UTOPIA is a collection of two programs and set of plugins written in Python. Cinema is a sequence alignment tool and Ambrosia is a 3D visualiation program. The two are designed to work together; one can visualise a particular section of a protein and analyze the 3D structure of certain elements. Both programs can load python plugins to import different sequences and alignments, allowing researchers to work with different online databases (of which there are many I've found).
I was asked to help out with Target's latest marketing campaign; a set of mobile games running through WebGL, called Bullseye's Playground
Hellicar and Lewis and I were asked by Lexus to take EchoForms to their launch event in Paris.
I've been interested in large pixel displays for a while now. As part of EMFCamp2014, I decided to submit a proposal to the shiny projects part of the camp. I wanted to create a 30 x 30 RGB LED screen after working with another designer chap and link it to the Internet, letting the festival go-ers update it with images over the weekend.
It's not often I do advertising work. It all depends on who I'm working with and what the challenge is. In this case, I was approached by Hellicar & Lewis to build a WebGL based Kaleidoscope in about 4 days. No small order really, but I decided to step up and give it a bash.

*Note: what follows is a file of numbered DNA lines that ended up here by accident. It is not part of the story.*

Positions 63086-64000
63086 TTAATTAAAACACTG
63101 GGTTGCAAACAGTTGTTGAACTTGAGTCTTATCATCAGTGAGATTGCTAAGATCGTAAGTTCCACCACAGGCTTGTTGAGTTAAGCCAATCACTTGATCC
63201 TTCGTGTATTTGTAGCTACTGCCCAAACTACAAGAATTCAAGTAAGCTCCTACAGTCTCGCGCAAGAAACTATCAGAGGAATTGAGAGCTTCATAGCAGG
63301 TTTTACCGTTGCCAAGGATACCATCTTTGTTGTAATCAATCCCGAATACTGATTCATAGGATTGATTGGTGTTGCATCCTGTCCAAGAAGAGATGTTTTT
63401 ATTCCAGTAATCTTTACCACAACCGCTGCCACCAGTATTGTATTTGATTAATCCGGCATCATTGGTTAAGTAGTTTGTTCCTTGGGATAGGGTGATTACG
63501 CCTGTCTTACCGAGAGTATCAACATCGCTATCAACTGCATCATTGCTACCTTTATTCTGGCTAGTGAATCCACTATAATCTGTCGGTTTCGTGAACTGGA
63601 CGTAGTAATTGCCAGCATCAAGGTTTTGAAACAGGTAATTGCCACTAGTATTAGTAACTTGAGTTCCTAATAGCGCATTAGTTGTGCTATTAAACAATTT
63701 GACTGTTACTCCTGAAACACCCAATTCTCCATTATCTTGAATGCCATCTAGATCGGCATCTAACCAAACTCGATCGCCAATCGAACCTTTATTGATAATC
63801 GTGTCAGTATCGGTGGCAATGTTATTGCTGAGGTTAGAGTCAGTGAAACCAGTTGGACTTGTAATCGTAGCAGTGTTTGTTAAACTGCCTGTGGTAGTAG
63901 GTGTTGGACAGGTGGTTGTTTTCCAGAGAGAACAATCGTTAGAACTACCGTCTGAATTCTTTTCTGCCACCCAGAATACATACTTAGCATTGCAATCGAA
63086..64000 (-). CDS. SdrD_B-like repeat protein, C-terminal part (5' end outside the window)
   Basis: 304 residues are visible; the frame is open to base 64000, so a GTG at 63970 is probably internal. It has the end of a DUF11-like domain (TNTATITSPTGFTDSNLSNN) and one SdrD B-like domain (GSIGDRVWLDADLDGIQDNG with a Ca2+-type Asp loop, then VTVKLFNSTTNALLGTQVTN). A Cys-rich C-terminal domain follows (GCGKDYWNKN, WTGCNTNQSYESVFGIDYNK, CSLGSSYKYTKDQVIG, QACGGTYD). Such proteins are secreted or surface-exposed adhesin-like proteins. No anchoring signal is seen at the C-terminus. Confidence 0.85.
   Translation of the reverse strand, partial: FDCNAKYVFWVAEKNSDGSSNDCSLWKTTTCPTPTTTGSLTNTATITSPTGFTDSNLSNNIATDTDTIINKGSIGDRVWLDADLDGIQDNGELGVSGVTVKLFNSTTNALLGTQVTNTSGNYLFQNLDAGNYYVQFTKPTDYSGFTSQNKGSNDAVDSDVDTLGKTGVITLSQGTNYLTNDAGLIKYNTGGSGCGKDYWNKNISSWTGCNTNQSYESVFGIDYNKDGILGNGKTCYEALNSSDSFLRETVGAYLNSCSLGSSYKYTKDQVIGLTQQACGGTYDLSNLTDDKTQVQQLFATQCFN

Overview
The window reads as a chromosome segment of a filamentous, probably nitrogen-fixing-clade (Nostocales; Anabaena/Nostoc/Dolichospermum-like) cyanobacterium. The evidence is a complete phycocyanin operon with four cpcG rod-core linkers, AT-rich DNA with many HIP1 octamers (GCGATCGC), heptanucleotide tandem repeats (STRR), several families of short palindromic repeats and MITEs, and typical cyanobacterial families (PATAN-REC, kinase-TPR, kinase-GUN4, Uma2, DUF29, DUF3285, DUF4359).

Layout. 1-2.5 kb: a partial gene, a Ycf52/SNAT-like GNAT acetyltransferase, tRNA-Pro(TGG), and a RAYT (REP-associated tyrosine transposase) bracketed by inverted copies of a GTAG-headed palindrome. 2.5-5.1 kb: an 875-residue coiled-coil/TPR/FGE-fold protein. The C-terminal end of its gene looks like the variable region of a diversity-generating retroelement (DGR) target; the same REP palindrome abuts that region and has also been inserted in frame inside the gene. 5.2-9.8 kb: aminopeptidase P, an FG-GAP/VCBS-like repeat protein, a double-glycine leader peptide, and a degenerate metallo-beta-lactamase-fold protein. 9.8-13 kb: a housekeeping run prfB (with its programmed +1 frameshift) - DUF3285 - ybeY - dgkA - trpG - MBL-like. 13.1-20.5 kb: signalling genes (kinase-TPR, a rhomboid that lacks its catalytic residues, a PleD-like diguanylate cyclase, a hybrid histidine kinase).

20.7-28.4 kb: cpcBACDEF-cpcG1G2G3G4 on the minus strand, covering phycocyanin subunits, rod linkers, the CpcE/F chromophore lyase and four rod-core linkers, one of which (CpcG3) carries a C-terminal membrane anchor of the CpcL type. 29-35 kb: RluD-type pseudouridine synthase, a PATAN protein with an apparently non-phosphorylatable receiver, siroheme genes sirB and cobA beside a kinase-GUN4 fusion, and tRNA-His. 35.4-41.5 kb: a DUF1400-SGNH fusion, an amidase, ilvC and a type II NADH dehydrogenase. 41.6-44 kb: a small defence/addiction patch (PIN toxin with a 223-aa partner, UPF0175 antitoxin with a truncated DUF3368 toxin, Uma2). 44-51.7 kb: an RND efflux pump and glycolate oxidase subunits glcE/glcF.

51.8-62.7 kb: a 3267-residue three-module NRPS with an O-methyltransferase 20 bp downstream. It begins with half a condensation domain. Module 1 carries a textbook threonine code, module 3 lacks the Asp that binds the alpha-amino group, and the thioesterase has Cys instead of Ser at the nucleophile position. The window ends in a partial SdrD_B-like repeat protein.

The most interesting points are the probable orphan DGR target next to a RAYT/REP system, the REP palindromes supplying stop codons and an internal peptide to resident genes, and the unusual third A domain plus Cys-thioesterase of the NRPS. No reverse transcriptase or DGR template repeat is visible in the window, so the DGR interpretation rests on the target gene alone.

I was approached by The Whipple Museum at the University of Cambridge to help build a 3D representation of the Equatorie as part of the digitisation of the original manuscript. I was teamed up with a lovely historian Seb Falk, who you may have seen running the London Marathon as the London Gherkin. Together, we got cracking.
Working with the University of Manchester, I built a 3D engine that combines the oculus rift, the asus xtion and the MD5 Model format attempting to treat sufferers of Phantom Limb Pain This is version 3 of the project and is the best yet, thanks largely to the Oculus Rift.
The University of Manchester came to me, asking if I could render a series of hands that were as realistic as possible. The plan is to fool a human into thinking the resulting images are real. With that in place, certain parameters can be tweeked in order to facilitate an experiment into mirror neurons.